Students who can handle accelerated material need individualized curricula, or at least a “gifted and talented” program that creates a peer group and isn’t as directly tied to the mainstream curriculum. I still suffered, along with everyone else in my school, from a whole list of comical obsessions and baseline problems:

having English students create HyperCard stacks (Remember HyperCard? Oh well, whatever, nevermind.)
having English students create film montages (Because analog editing equipment will never be obsolete)
turning every math assignment into groupwork with panel displays
politically-motivated science curricula (AKA “Diet For America”)
lack of books (AKA Who Wants To Read Cuckoo’s Nest Again? No? Shall We Go With Huxley Then?)
math wars (“IMP” vs. “We Stand Upon Ancient Traditions”)
cult of personality (who needs books when you can take your whole school on a shamanic retreat?)
cult of dioramas (“Can I get this diorama in cornflower blue?”)
effects of burnout (absurd spring break trips, “Yes, playing a Tracy Chapman record as your final project is fine”)
those weird, sequential, color-coded reading curricula (“Now you know that Bobby kicked the ball. Turn to Indigo #5.6 to see whether the ball went into Mr. Gallagher’s yard!”)
Phys Ed as America’s #1 priority (“Allotted PE hours will increase until somebody besides Dylan can do a single pullup!”)

…and so on. Skipping changed nothing.

The reality is that most schools don’t want to expend the effort figuring out how to shake up a student’s schedule, by mixing regular classes with advanced instruction, even though this is often what would be best for the child. From an administrative point of view, keeping track of a child who’s flitting from here to there is difficult, while skipping her and leaving it at that is comparatively easy. To give just one example, advanced students are often hard to fit in to the “credit” system that the school uses to determine progress toward graduation.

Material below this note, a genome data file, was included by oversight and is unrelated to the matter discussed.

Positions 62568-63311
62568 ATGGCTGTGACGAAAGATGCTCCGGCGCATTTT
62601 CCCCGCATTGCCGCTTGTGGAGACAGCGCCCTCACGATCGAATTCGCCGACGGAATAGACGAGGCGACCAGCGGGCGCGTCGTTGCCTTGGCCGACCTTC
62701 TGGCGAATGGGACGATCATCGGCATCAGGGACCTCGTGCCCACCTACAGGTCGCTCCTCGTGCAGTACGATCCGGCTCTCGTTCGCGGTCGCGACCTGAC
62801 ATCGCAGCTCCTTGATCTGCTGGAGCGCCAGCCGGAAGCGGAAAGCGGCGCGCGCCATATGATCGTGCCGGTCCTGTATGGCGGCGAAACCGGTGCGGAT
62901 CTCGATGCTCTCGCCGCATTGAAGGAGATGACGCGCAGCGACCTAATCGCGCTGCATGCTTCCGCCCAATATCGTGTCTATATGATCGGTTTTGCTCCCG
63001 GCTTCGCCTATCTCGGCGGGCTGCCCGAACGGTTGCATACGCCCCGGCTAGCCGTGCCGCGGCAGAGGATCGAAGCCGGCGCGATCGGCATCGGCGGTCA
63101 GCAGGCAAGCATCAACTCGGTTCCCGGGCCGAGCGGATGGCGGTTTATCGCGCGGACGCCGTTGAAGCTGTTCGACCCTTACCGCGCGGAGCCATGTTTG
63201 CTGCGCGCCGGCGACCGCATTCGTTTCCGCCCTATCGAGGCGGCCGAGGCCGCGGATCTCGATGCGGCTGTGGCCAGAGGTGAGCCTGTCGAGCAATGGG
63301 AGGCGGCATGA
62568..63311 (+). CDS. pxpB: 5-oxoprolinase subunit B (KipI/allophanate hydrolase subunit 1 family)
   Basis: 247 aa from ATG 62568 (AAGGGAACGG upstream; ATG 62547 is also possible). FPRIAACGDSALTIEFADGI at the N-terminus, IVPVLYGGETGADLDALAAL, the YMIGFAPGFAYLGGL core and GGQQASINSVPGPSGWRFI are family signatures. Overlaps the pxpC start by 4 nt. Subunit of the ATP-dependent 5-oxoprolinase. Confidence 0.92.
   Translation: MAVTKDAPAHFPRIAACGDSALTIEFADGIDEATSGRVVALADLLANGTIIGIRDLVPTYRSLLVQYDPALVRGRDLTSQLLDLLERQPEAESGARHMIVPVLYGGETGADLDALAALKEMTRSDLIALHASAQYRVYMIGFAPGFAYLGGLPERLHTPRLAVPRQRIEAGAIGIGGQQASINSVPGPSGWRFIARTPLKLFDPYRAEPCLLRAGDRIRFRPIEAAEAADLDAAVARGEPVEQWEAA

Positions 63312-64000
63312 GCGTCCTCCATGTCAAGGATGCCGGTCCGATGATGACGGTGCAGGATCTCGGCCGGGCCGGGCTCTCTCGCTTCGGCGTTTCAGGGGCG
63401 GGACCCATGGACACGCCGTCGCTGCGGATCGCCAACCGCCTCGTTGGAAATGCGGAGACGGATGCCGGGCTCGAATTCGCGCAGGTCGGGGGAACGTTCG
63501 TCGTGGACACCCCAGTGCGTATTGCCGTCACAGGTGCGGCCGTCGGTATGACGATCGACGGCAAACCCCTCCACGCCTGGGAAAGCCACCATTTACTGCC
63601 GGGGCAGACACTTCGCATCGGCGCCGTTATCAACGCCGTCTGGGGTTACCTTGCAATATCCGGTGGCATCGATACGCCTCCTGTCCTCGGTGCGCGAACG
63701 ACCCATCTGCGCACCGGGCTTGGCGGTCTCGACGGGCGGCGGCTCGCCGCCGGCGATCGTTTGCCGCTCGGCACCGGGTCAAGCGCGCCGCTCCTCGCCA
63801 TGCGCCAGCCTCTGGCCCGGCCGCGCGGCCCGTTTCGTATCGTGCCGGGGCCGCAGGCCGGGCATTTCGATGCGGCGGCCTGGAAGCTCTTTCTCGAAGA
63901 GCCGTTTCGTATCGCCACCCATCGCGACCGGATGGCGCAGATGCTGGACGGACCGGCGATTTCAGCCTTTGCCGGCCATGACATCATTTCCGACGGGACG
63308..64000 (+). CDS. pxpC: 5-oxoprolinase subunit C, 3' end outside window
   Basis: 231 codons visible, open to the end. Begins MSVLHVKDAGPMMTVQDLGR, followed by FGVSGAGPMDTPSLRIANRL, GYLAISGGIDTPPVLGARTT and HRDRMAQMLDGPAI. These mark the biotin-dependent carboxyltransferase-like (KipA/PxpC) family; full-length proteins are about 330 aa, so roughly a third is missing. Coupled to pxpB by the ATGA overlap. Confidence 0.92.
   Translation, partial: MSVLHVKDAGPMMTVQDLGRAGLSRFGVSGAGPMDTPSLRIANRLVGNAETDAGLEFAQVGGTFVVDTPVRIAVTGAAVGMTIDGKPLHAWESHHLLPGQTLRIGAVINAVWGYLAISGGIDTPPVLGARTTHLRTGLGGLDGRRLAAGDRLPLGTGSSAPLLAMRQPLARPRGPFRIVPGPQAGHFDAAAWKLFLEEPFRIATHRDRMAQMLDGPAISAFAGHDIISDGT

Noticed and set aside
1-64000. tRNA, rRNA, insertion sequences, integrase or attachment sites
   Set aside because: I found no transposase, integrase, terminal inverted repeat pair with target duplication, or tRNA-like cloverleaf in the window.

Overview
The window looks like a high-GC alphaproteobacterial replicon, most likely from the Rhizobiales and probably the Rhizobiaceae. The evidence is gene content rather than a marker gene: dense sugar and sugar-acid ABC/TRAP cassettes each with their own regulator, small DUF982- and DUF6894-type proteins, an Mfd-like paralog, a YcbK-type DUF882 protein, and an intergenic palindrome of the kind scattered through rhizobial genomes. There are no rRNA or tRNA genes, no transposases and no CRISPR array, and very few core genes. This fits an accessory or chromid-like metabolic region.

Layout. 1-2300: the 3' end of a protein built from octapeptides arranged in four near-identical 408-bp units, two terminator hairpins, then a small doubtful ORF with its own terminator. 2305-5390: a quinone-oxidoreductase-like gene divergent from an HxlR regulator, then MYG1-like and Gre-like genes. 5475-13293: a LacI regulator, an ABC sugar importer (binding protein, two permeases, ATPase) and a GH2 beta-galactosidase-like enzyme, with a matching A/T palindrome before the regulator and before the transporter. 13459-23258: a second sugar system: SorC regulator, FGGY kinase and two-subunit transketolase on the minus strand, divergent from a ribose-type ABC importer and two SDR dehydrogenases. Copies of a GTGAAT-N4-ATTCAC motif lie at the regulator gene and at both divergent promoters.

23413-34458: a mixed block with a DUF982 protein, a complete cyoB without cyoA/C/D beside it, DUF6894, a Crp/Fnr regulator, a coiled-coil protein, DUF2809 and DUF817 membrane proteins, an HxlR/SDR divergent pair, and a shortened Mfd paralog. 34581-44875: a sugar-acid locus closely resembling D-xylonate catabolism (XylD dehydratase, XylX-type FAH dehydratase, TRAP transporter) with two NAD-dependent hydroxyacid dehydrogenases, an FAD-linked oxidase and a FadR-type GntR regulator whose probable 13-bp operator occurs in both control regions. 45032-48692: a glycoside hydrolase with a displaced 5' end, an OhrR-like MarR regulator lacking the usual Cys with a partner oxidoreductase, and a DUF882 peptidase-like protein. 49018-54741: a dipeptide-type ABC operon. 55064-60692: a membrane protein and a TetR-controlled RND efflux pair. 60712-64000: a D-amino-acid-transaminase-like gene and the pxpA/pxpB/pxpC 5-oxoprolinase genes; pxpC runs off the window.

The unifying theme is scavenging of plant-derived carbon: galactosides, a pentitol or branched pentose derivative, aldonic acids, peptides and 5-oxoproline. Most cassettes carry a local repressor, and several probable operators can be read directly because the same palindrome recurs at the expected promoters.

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Obviously, there are cases where skipping isn’t terrible. If it’s something that happens fairly often, if the school district is fairly large, and if the child is about to start bombing assignments out of boredom, then it can be a passable stop-gap solution. But it will never be more than that; it will still be up to educators and parents to design an individualized, unstandard course of study for the child, one that answers to all of their gifts. It should go without saying that this works well for students who are being considered for advancement because, simply put, it is the right way to handle all children, whether their gifts are immediately apparent or not.

Sure, if you want more information on this subject, you could read Malcolm Gladwell’s book Outliers, specifically the chapter on IQ and “Terman’s Termites.” But, let’s face it, you probably already have. So I’d recommend these two sociology classics:

Ender’s Game: A Study of Advancement in the Context of Conflict with the Buggers (Card: Press of the Laser Tag Suits, 2009)
Matilda: Investigating the Possibility of Telekinesis As An Adaptation to Boredom (Dahl: Giant Peach Press, 1955)